Interview with Matthew Dexter

Faithful readers,

As part of our publicity boost leading up to our launch party, we’ve begun writing features about past contributors. Below is the first. Matthew Dexter’s “Dr. Fish” was published in mojo 4. Jake Russell’s feature reads as follows.

Dead Cells, Live Writing
by Jake Russell

When it comes to writing, Matthew Dexter would love to say his habit is one of getting up early, waking up sober, bursting with 2,000 brilliant words, and then busting out a first draft of lyrical prose in three minutes flat.

This, of course, is an exaggeration. While his goal is to write 2,000 words daily, his toddler, his addiction to Mexican beer, and his frequent freelance writing and editing jobs don’t always make that possible, he said. This doesn’t even touch on the temptations and pervasive distractions that come with living in Cabo San Lucas, Mexico, or, as he calls it, paradise. Nevertheless, a quota is important, especially when it comes to writing novels and memoirs.

“I approach writing as the most important thing in the world,” Dexter said. “When we are gone, the writing will remain, so it’s all that matters.”

Though the phrase “starving artist” has become a cliché, it’s not far-fetched to Dexter’s own life: he spent many days penniless in the United States before moving to Cabo San Lucas nine years ago and wrote five or six unpublished novels that he now feels are “terrible.”

“My son and my writing depend on each other,” he added. “If I die too young and obscure, he will perish in poverty and indeed squalor.”

Some of this pressure comes from Dexter’s refusal to settle for “secular mediocrity”: “Perfection: absolute perfection: the unattainable: ineffable glory of the beautiful written word,” he writes in an email, pointing to “great writing and gifted authors” such as F. Scott Fitzgerald, John Cheever, Denis Johnson, Raymond Carver, Hunter S. Thompson, Don DeLillo, Jack Kerouac and Edgar Alan Poe.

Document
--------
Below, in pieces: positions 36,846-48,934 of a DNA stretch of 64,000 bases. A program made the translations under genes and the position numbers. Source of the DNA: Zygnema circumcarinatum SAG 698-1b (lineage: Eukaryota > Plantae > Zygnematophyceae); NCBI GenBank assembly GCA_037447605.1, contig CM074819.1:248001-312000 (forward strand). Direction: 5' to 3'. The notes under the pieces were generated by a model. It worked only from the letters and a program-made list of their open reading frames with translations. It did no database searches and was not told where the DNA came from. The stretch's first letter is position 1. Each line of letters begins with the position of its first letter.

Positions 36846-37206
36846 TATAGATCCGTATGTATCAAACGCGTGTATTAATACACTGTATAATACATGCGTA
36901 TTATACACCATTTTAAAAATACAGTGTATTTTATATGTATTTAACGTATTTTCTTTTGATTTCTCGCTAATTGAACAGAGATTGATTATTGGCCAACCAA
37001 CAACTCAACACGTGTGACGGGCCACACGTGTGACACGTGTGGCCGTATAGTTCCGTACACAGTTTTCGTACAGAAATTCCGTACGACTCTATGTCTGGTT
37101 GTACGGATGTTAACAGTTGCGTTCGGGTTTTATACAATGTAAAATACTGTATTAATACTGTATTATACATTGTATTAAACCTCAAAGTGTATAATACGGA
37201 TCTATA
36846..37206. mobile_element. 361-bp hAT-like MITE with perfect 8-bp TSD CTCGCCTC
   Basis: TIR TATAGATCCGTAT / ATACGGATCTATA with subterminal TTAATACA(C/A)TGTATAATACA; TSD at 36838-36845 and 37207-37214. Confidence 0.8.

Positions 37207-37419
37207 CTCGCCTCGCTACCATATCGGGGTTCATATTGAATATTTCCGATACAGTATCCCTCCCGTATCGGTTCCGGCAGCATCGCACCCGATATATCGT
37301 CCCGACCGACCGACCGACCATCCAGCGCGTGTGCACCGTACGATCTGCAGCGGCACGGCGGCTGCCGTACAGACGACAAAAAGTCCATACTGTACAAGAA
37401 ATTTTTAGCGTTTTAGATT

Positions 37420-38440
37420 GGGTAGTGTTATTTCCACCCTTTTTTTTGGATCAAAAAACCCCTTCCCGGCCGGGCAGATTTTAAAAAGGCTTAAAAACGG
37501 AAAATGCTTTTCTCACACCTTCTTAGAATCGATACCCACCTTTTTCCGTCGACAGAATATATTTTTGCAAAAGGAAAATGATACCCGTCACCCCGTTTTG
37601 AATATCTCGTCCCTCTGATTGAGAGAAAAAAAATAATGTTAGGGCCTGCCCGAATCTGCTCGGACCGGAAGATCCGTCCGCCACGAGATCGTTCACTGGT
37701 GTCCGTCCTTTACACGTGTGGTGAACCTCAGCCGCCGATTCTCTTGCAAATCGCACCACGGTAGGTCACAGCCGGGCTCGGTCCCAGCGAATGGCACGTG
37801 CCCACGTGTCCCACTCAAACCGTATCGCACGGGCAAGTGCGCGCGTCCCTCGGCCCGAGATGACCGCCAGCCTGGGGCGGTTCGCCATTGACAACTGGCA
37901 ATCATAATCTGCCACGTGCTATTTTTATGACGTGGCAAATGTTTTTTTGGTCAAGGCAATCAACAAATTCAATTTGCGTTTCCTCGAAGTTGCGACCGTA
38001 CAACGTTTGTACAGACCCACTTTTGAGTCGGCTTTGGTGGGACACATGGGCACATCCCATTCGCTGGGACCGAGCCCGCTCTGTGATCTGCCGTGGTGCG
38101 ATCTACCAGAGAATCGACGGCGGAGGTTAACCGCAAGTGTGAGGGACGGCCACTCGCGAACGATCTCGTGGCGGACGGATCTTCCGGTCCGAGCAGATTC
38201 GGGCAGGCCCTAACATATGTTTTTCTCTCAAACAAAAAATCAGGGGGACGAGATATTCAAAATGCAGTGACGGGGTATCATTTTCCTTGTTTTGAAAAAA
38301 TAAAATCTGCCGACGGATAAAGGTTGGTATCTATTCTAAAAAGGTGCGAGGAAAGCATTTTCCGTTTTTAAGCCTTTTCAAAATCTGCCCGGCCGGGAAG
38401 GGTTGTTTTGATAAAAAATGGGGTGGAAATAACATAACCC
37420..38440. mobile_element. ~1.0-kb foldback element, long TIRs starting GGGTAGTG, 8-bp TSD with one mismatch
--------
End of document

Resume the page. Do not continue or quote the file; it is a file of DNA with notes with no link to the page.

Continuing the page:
In Dr. Fish, Dexter’s story accepted to Mojo, he uses the image of Garra rufa — fish that eat the dead flesh off of feet—which he was introduced to at the bungee and canopy company where his wife works. While experimental, it’s based on the death of his maternal grandmother — “my favorite person in the world other than my namesake son” — and tries to capture the regret of “xenophobic draconian” USA immigration policies that prevented Dexter’s family from reuniting with her in the states before she died.

These snapshots are what Dexter sets out to do when he writes.

“I really have no preconceived notions,” he said. “I want my stories to make me feel something. I am seeking perfection, anything that gives me that tingle in my spinal column and makes me high — the best high in the world, though fleeting. I want to laugh or cry or see some beauty. I want the readers to feel some glimpse of what I felt, some residual resin or ash or blood or tears or hash or laughter. Then, the readers and author are telekinetically connected and can make love or wage war in a vacuous blink of four eyes.”

Dexter’s advice to writers who want to get published — “Never quit. Never settle. Work around-the-clock. Do not be afraid to starve penniless or die for your writing and dreams. It is better to die trying than to give in to pressures from family, faculty, friends, or foes. Read everything; study endlessly. Try to stay away from the bad drugs (narcotics, heroin, Oxycontin, etc.) Write every day. Find your voice. Never give up on your dream,


Big thanks to Jake for that interesting portrait of one of our favorite authors. If you’re interested in reading “Dr. Fish,” you can find it below:


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